3. I continue learning. In medical coding, as with life, the only constant is change, and we must learn and adapt to change. Lifelong learning is a way of life, which I completely embrace. I read — guidelines and code set updates and leading industry publications such as this one; I network — so much can be learned by listening to others and gaining from their knowledge and experience; and I teach — as I prepare to teach, I gather knowledge with the intent to share it, and it’s usually the teacher who learns the most.
Do you volunteer to serve the coding community via your chapter, the National Advisory Board (NAB), mentoring, etc.?
I have been involved with AAPC for over 30 years now, and giving back to this organization and this profession that has been so good to me is both an honor and a privilege. During that time, I have served in various leadership positions at two local chapters (shout out to Phoenix and Colorado Springs); spoken at chapter meetings and chapter annual conferences around the country; written articles; presented at national conferences, Teach the Teacher, and RISKCON; and served on the NAB from 2007 to 2011. Making an investment in AAPC was making an investment in myself and in my career. The network and growth opportunities have been amazing and have resulted in lifelong friendships with respected colleagues.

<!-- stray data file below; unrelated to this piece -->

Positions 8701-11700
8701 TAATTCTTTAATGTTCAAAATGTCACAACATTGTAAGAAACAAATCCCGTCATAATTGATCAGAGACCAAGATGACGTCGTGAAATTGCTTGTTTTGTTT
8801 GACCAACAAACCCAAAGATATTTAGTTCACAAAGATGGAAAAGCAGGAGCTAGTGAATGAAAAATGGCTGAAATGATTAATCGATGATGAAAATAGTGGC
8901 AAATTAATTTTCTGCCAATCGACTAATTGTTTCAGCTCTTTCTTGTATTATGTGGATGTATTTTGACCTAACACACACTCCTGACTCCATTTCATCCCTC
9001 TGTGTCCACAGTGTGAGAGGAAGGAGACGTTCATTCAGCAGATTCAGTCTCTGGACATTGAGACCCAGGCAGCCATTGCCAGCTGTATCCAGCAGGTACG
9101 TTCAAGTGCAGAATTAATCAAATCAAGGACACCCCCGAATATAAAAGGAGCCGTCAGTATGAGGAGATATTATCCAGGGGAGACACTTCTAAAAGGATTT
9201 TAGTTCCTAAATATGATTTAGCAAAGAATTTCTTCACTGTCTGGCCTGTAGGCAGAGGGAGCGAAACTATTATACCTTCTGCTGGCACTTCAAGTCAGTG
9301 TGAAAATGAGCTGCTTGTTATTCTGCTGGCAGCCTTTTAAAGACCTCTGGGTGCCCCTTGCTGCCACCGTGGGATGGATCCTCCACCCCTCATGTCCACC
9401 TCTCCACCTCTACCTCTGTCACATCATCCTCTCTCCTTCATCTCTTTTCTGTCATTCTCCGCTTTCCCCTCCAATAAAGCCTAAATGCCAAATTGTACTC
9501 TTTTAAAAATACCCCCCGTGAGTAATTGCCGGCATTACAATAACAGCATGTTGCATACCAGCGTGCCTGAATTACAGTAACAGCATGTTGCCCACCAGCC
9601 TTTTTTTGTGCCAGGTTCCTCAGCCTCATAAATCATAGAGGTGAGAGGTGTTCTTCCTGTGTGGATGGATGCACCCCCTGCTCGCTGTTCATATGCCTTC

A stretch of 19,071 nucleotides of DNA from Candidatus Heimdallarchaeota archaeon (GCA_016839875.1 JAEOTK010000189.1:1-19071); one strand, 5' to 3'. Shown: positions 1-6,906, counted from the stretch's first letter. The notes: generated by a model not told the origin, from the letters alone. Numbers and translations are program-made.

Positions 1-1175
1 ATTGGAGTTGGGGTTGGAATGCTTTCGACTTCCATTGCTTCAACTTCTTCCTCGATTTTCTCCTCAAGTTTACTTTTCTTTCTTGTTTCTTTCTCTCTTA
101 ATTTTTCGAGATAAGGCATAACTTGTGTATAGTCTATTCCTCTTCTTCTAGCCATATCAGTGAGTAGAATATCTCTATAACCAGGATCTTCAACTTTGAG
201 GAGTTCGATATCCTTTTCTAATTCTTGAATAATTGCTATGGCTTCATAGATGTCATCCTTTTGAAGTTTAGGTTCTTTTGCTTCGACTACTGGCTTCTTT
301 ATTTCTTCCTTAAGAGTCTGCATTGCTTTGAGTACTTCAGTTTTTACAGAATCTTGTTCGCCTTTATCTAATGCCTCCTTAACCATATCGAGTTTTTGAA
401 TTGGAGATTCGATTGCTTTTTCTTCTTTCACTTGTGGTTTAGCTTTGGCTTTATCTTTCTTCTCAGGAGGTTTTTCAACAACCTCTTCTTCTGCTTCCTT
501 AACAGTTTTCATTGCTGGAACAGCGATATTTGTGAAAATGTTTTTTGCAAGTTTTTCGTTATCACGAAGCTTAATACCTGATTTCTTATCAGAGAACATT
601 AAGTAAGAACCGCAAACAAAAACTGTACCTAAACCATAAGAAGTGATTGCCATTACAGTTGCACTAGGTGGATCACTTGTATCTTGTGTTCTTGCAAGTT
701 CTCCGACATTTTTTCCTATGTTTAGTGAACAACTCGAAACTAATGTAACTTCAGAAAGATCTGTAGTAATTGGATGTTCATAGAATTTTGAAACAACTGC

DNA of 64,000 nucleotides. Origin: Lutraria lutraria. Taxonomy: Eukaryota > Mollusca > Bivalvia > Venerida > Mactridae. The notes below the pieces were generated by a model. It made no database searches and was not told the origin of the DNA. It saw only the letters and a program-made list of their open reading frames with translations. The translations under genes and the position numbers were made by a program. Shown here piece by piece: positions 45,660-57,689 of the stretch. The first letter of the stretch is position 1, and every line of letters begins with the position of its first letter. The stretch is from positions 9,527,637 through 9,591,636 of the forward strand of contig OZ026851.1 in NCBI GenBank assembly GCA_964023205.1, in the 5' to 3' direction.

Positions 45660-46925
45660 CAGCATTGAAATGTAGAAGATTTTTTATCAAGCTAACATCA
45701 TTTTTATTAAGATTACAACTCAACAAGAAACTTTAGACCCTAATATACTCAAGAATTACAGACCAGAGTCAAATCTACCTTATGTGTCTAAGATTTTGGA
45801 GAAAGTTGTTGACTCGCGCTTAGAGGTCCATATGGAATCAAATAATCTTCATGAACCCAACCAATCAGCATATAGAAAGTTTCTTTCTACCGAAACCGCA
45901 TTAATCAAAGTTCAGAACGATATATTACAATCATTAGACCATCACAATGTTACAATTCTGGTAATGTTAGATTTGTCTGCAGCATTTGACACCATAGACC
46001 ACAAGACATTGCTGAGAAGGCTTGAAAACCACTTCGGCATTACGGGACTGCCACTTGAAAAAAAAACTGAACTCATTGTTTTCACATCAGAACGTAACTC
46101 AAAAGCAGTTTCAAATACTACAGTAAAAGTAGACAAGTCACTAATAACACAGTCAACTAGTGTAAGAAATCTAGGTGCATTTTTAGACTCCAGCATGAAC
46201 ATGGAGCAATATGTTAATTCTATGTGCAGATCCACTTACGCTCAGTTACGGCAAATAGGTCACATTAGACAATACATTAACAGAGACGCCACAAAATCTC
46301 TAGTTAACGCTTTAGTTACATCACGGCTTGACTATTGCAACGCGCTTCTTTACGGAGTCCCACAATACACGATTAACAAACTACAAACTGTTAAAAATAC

Listen to Linda Farrington, CPC, CPMA, CPC-I, CRC, tell her story during a RISKCON session in Healthcare Business Monthly’s e-magazine, available when signed in to your My AAPC account, under Resources/AAPC Publications.
What are you most proud of accomplishing in your work?